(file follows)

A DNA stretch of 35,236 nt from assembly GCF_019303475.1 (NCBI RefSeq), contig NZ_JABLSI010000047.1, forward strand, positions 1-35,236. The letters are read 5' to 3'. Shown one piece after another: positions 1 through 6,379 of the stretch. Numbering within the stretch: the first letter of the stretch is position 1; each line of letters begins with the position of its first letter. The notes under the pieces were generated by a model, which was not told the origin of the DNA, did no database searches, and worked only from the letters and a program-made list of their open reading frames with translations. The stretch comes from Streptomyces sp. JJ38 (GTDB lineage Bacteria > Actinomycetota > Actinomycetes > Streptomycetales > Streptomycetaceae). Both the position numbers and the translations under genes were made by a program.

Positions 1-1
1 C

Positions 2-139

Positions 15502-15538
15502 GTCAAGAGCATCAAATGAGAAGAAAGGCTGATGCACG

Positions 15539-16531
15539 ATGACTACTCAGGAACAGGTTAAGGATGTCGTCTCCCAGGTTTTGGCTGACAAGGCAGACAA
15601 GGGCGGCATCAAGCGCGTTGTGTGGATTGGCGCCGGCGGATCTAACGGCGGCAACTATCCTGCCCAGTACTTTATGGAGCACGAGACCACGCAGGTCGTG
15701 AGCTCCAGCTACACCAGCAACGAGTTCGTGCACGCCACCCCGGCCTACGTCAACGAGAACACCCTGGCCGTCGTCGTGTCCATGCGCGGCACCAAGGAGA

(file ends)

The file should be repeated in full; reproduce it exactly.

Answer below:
A DNA stretch of 35,236 nt from assembly GCF_019303475.1 (NCBI RefSeq), contig NZ_JABLSI010000047.1, forward strand, positions 1-35,236. The letters are read 5' to 3'. Shown one piece after another: positions 1 through 6,379 of the stretch. Numbering within the stretch: the first letter of the stretch is position 1; each line of letters begins with the position of its first letter. The notes under the pieces were generated by a model, which was not told the origin of the DNA, did no database searches, and worked only from the letters and a program-made list of their open reading frames with translations. The stretch comes from Streptomyces sp. JJ38 (GTDB lineage Bacteria > Actinomycetota > Actinomycetes > Streptomycetales > Streptomycetaceae). Both the position numbers and the translations under genes were made by a program.

Positions 1-1
1 C

Positions 2-139

Positions 15502-15538
15502 GTCAAGAGCATCAAATGAGAAGAAAGGCTGATGCACG

Positions 15539-16531
15539 ATGACTACTCAGGAACAGGTTAAGGATGTCGTCTCCCAGGTTTTGGCTGACAAGGCAGACAA
15601 GGGCGGCATCAAGCGCGTTGTGTGGATTGGCGCCGGCGGATCTAACGGCGGCAACTATCCTGCCCAGTACTTTATGGAGCACGAGACCACGCAGGTCGTG
15701 AGCTCCAGCTACACCAGCAACGAGTTCGTGCACGCCACCCCGGCCTACGTCAACGAGAACACCCTGGCCGTCGTCGTGTCCATGCGCGGCACCAAGGAGA